Speed reading courses have existed for years. They have been used by students and professionals to accelerate their intake and comprehension of information. The EyeQ concept is a computerised development of the older methods, with a few extras built-in. Anyone who has taken any speed reading course will know how immediate, and sometimes how amazing the results are. The complainant's view is that the testimonials of speed increases are not valid because they are measured on the software. However, the software is the only accurate way of measuring increases and most of the people then related their improvements on the course to their improvements in their every day work or studies reading. What is learnt and practiced on the EyeQ course is then applied to everyday reading. There have always been extra aids available to people to assist learning and education. From the Encyclopedia Brittanica of last century, to EyeQ today, there is a demand for products to give individuals an extra edge to what the education system offers. EyeQ is a well researched and well developed product. It has been tested and sold for some time in USA. It is not cheap, but not as expensive as many Play Station type games. It is backed with a performance guarantee so the consumer is properly protected. One may not appreciate the nuances of a Shakespearian sonnet with EyeQ, or any speed reading system, but in this age of information overload it has genuine benefits for many people. The TVCAB sees this complaint as an uninformed negative opinion rather than a complaint of genuine substance and there is no breach of the Code of Ethics Rule 2.” Deliberation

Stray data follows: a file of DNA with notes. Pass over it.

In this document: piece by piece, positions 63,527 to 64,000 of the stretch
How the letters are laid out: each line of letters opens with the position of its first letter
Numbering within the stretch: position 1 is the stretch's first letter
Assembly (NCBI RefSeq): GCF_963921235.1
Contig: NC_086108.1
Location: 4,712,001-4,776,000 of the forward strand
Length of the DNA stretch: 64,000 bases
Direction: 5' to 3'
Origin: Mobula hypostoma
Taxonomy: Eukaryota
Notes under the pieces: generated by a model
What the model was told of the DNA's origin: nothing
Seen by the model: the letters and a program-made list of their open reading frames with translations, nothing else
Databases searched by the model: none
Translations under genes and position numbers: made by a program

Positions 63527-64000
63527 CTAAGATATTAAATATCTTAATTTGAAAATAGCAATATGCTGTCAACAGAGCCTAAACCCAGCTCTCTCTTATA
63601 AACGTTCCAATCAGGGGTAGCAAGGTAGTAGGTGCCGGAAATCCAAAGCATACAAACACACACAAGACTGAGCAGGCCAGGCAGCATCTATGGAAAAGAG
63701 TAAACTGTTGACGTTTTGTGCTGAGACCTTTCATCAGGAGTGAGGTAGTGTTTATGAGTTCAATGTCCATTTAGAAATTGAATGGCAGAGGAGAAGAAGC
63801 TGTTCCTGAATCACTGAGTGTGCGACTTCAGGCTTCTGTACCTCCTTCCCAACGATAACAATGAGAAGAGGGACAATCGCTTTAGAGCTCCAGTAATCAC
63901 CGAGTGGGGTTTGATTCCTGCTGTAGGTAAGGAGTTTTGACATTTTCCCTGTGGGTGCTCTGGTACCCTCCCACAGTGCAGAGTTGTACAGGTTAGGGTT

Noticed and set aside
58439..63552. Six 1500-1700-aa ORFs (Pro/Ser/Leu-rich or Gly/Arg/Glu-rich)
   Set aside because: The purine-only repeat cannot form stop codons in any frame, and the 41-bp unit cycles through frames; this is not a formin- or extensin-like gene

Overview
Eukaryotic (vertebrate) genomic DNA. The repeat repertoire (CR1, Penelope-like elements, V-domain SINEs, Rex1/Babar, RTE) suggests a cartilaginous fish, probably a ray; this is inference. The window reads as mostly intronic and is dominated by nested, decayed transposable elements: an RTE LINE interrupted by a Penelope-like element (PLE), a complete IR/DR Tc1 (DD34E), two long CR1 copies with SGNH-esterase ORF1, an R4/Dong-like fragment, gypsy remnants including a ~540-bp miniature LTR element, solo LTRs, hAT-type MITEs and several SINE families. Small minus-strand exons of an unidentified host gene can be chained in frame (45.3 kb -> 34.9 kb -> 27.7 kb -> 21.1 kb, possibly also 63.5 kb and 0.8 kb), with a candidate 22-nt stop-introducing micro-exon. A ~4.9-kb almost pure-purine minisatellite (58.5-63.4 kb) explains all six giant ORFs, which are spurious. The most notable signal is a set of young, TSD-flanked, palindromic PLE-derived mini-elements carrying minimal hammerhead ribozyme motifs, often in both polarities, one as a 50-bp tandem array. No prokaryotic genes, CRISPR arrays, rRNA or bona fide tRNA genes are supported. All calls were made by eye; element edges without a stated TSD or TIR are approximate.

The Complaints Board perused the complaint and correspondence before it as well as viewing the television advertisement. It noted Complainant, T. Chester, was of the view that the advertisement made exaggerated claims which were misleading. The Chairman directed the Complaints Board to consider the complaint with regard to Rule 2 of the Code of Ethics. Turning to Rule 2 of the Code of Ethics, the task before the Complaints Board was to determine whether the advertisement contained any statement which directly or by implication, or exaggerated claim was misleading, or likely to mislead the consumer. The Complaints Board restated its long held requirement for an advertiser to provide substantiation of a claim made in an advertisement should that claim be challenged. It said such substantiation should preferably be in the form of independent research results of a robust nature. The Advertiser had provided the Complaints Board with a series of brain scan images which compared the appearance of the brain when “Reading before training” and “Reading after training”. A further series of images supplied by the Advertiser was labeled: